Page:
Surely other Downtown Neighborhood Board members join me in thanking Michael Ullman ("Gathering Place", Oct. 9) for the invitation to join him on South King Street near Weinberg Hale. We have, in the middle of our own neighborhood, a similar facility helping mentally ill homeless people. Safe Haven has been strongly supported by our board for 15 years. Surprisingly, the same board, by a 5-4 vote, seemed to oppose the city's plan to develop a transitional housing project on River Street near Vineyard Boulevard at its last meeting. The board has at least twice before supported the same proposal, knowing very well that about one-third of the chronic homeless have some form of mental illness. The vote supports the project, but not the requirement that 40 percent of the units be set aside for those with mental illness and other disabilities. Ironically, the effect of the vote is that we support the project without any specific conditions.
Some initially opposed Safe Haven too, located closer to homes, stores, restaurants and in the midst of the Hawaii Pacific University's downtown campus. But there have been few reported incidents with facility residents or the out-patients who come and go. The city project is not nearly so close to vulnerable residents, students or workers. Its residents will live in the facility, so there will be less traffic than at Safe Haven.
Very few people spoke in opposition to the city project at the Oct. 2 board meeting, contrary to the tone of the Star-Bulletin article the next day. Unfortunately, the Star-Bulletin did not interview board members who support the project or other local business persons concerned that homeless people have no place to sleep but in front of their stores.
We hope the downtown/ Chinatown community will come together and back this well-placed project. Residents, workers and businesses will all benefit, as will those very much in need of shelter with supporting services to help them.
Downtown Neighborhood Board member
When cutting budgets, it should be safety last
Why is it that when government - federal, state, municipal - must cut the budget, it's law enforcement, emergency services and defense that take the blows first and hardest while the big-dollar entitlements and social programs (programs created by law to fill a want and really are political point gains), don't take it too hard?
The defense and law enforcement duties are the prime duties and most important responsibilities of government in our country.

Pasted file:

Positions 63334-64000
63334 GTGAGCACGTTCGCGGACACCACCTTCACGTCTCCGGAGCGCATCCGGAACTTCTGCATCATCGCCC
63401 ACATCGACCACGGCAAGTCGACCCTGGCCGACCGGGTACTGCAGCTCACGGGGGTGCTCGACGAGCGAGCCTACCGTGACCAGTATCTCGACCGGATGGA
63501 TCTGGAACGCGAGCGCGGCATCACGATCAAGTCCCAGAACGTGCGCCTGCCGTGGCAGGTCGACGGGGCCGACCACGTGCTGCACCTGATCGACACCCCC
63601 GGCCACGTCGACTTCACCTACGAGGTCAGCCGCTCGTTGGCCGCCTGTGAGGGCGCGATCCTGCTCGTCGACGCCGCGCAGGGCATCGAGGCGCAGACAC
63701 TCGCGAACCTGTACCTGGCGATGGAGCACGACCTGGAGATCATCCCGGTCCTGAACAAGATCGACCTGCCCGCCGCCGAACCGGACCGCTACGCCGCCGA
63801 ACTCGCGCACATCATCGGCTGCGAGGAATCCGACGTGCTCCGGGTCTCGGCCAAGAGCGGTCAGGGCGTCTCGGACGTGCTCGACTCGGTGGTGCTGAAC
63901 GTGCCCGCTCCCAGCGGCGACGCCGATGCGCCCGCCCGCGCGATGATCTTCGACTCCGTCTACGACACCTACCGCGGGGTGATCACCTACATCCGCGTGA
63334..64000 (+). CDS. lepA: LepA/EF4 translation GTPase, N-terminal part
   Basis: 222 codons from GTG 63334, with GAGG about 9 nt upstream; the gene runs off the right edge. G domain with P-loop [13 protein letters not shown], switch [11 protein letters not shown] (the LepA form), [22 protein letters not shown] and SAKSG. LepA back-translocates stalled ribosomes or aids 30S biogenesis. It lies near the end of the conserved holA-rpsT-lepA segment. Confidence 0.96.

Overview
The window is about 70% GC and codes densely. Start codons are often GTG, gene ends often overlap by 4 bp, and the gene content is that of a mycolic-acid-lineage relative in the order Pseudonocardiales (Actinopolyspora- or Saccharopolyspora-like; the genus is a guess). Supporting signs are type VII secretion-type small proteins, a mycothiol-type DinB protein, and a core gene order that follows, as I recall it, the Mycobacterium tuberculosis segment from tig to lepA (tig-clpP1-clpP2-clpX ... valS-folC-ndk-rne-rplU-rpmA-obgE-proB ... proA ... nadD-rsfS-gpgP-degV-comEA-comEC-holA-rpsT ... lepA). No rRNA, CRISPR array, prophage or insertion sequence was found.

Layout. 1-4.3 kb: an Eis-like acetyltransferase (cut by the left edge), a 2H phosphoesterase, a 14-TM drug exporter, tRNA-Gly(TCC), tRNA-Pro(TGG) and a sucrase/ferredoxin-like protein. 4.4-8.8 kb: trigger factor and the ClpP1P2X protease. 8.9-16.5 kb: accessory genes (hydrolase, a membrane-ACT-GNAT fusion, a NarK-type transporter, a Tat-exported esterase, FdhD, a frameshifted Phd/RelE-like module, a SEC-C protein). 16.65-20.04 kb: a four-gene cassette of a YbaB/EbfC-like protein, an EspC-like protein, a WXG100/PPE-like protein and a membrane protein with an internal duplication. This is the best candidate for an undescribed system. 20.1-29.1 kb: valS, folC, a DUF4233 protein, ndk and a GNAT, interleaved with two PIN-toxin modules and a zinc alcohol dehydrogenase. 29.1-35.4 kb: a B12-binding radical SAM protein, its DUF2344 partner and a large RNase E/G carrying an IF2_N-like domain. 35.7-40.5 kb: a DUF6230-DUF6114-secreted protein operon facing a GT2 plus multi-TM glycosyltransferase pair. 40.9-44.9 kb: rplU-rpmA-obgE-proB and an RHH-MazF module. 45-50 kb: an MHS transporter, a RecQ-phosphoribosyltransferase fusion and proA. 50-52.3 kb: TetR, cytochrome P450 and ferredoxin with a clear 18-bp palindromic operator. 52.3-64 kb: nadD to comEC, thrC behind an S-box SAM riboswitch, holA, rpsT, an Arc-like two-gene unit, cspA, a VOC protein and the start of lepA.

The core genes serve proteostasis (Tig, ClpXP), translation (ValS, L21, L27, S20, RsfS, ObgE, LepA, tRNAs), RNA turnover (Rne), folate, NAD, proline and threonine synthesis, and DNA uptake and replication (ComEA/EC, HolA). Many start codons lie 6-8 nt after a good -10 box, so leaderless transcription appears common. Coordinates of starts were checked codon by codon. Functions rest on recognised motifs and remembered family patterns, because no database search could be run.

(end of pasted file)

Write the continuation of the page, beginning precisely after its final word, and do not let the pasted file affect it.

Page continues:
Disney resort will bring many needed jobs
Disney's $800 million development plan (Star-Bulletin, Oct. 17) is most encouraging for job seekers and those who worry about our economic crisis today and in the near future. Over and above the jobs available during the building process, there will be 1,000 new jobs at Disney's Ko Olina resort.
Again, this is a positive move for our islands that couldn't have become reality without the dedication and commitment of Mayor Mufi Hannemann. In the past, the last governor threw out the idea about a Disney entity inside Diamond Head crater. After the laughter died down, no one took the ball and ran for the touchdown.
Fortunately, Hannemann had the insight to work diligently with Disney to bring a world-class resort to our islands. Don't you just love it when a plan comes together?
Mayor Hannemann, thank you for a super touchdown inside a Disney goal. What an inspired idea! We will all be better for your insight and hard work.
Thanks to many who gave all on Nov. 4
Mahalo to all who made Hawaii's 2008 elections successful.
Thank you to more than 3,500 volunteer election officials who tirelessly processed tens of thousands of absentee ballots; who opened 339 polling places across the state on time; who served as observers for the public to preserve the integrity of the voting process to assure the security of all ballots and voting equipment and the accuracy of the ballot counting processes; and who audited the ballots and poll books on Hawaii, Kauai, Maui and Oahu.
Thank you to all those people whose day started at 3 a.m. and ended 15 hours later for a stipend of $85.
Thank you to each county clerk and each clerk's staff in the state who planned, met frequently and worked hard at the elections to assure honesty and fairness during the primary and general elections.
Special thank you to the staff of the Office of Elections, who worked tirelessly planning, training, monitoring and working so hard to bring Hawaii a successful election despite the criticism and pessimism among some that it could not be done.
Finally, but by no means least, thank you to the hundreds of thousands of voters who took time away from busy schedules to participate in the democratic process.
To those who did not participate and the critics of our elections, I invite you to become involved and join us in the 2010 elections and to share responsibly in the democratic process - consider running for office, working for the candidate of your choice or volunteering to work on election days. But most of all, consider voting. Your vote will be counted and it does make a difference.
Again, I extend my most sincere and appreciative thank you to all of you.
Chief Election Officer
State Office of Elections
How to write us
We welcome letters of 175 words or less and guest columns of 500-600 words. We reserve the right to edit for clarity and length. Please include your name, address and daytime telephone number with all correspondence.
» Mail: Letters to the Editor, Honolulu Star-Bulletin, 7 Waterfront Plaza, 500 Ala Moana, Suite 210, Honolulu, HI 96813
» Fax: 808-529-4750